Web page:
I was probably 13 or 14 the year I didn’t get what I absolutely needed for Christmas.
The big day came and went without me getting what I, being on the “starting five” of my junior high school’s basketball team, had to have. It was the Christmas gift for which I had campaigned for at least the 2-3 months leading up to Christmas.
And then nothing.
What was the gift that my cruel parents had deprived me of? the gift that I absolutely needed?
Nike’s “Air Jordan” basketball shoes.
These weren’t just any ordinary basketball shoes. They gave legitimacy, confidence, and, most importantly, belonging. Those whose opinions mattered–like Brandon, Stuart, Byron, and Justin–would subtly, but very truly welcome me into the inner sanctum of those who truly belonged, those who understood, who were “it.”
No other shoe could do this.
My heart longed for these shoes and feared never having them. My quest for them animated me; to have them was to have life; to have to go without them would be a death.
Sadly, my parents failed to grasp what was at stake. They were coldly indifferent to the longings and fears of my heart. How could they be so insensitive?
I can answer that question with two words: love and wisdom.
They loved me enough to want what was best for me, and they were wise enough to know what was (and wasn’t) best for me. And Nike Air Jordans weren’t it.
They cared for me far more than I cared for myself. More specifically, they cared for my heart more than I did. What does that mean?
In the opening chapters of the book of Proverbs, we overhear King Solomon speaking as a father to his son:
“Above all else, guard your heart,
for everything you do flows from it.”
The NIV captures well the crucial comparative idea here: there are many things that we as humans would(and should) protect–e.g., our loved ones, our money, our health, etc. But, says Solomon (to translate it directly):
“More than all protecting [that we humans do], guard your heart.”
Here the word “heart” refers to a person’s deepest affections–e.g., what (or whom) we desire, fear, or trust the most. Consider a few other uses of “heart” elsewhere in the Proverbs 1-9:
“Trust in the LORD with all your heart” (3.5)
“Cling to my words with all your heart” (4.4)
“How my heart despised correction!” (5.12)
Trusting, clinging, despising–these are just some of the “radical” functions of the human heart. It is the place of one’s deepest affections.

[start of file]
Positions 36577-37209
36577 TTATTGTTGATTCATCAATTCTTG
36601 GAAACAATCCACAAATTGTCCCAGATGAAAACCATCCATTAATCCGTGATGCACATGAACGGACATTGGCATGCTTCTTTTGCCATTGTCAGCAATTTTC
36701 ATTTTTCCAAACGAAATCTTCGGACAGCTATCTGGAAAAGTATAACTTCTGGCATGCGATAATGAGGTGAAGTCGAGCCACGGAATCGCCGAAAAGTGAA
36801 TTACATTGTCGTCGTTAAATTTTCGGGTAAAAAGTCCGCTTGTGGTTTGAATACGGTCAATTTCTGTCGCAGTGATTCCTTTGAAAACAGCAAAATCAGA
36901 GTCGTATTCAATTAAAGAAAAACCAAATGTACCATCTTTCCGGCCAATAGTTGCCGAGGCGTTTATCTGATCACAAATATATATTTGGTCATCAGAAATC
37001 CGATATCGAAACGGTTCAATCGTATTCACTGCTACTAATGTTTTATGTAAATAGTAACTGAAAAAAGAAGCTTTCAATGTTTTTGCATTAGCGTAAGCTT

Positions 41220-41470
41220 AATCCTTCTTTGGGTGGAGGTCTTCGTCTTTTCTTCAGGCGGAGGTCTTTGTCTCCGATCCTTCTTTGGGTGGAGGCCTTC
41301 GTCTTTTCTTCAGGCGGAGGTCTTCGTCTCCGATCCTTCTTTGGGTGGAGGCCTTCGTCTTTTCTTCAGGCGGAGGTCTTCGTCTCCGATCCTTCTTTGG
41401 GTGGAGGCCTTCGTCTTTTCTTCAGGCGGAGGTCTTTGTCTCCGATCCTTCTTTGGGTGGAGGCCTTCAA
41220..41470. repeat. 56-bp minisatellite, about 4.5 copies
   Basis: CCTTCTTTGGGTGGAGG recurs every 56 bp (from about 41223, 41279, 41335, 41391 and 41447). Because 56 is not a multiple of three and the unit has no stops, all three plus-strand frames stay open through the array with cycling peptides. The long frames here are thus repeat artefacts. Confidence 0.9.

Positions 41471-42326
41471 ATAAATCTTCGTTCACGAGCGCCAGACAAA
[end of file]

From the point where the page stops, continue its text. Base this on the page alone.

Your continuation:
Therefore, Solomon is warning his son (and us): “In all that you protect and guard in life, be the most careful to guard what (or who) it is you desire, fear, and trust the most.”
Why? He explains:
“for everything you do flows from it.”
That is, our hearts–i.e., our most deeply held fears, desires, etc.–are the things that animate and motivate us: everything we do “flows from”–that is, originates in or springs from–our hearts.
If our lives were a speedboat, our hearts would be both the motor and the rudder.
Above I said that as a teen “my heart longed for these shoes and feared never having them. My quest for them animated me; to have them was to have life; to have to go without them would be a death.”
Is there exaggeration here? Yes. But not a lot. As a young teen, among the things that animated me–that gave me life–was the possibility of wearing these shoes. Of course, it wasn’t the shoes I was after, but what the shoes promised—viz., entrance into the inner circle and approval from classmates and teammates.
Classmates. Teammates. People whose opinions were so important to me that I didn’t bother to stay in touch with a single one of them after graduation. (Sadly perhaps) I have no idea where they are today.
And the Nike Air Jordan basketball shoes? I did eventually get a pair. I saved up and spent the (ludicrous) $120 to get them.
Then they got old and worn out, and I threw them away. Like any other shoe.
It’s amazing how something so deeply treasured can end up so quickly trashed. What is so sacred can so soon become so stupid.
While running on the treadmill at the gym yesterday, I was listening to the Old Testament book of Hosea on my headphones. At one point Hosea says, “..the LORD loves the Israelites, though they turn to other gods and love the sacred raisin cakes.”
When I heard that, I burst out laughing and then almost fell off the treadmill.
What? Raisin cakes? Are you kidding me?
Oh but these are sacred raisin cakes. Somehow they had obtained a cultic, even magical status.
Just like the sacred Nike Air Jordan basketball shoes. Raisin cakes, basketball shoes–these are things that can animate, even dominate, our lives, because they engross our hearts.
These fleeting, worthless things easily capture the unguarded heart, so that we consume ourselves, investing in and campaigning for them.
Solomon knows this. (How he knows this is a fascinating question we won’t consider here.) And so he tells his son:
“Watch out: over and above all that you protect–your health, money, work, etc., guard your heart.”
Implicitly, he is asking, “What will you desire, fear, trust, despise, etc., the most–and why?”
Solomon knows that from these deepest affections come both our allegiances and our aspirations. That is, our hearts are formative for both our friendships and our future. There is so much at stake.
So just how does one guard one’s heart?
Next time we’ll answer that by looking not only to Solomon’s wisdom but to the wisdom of the One who is greater than Solomon.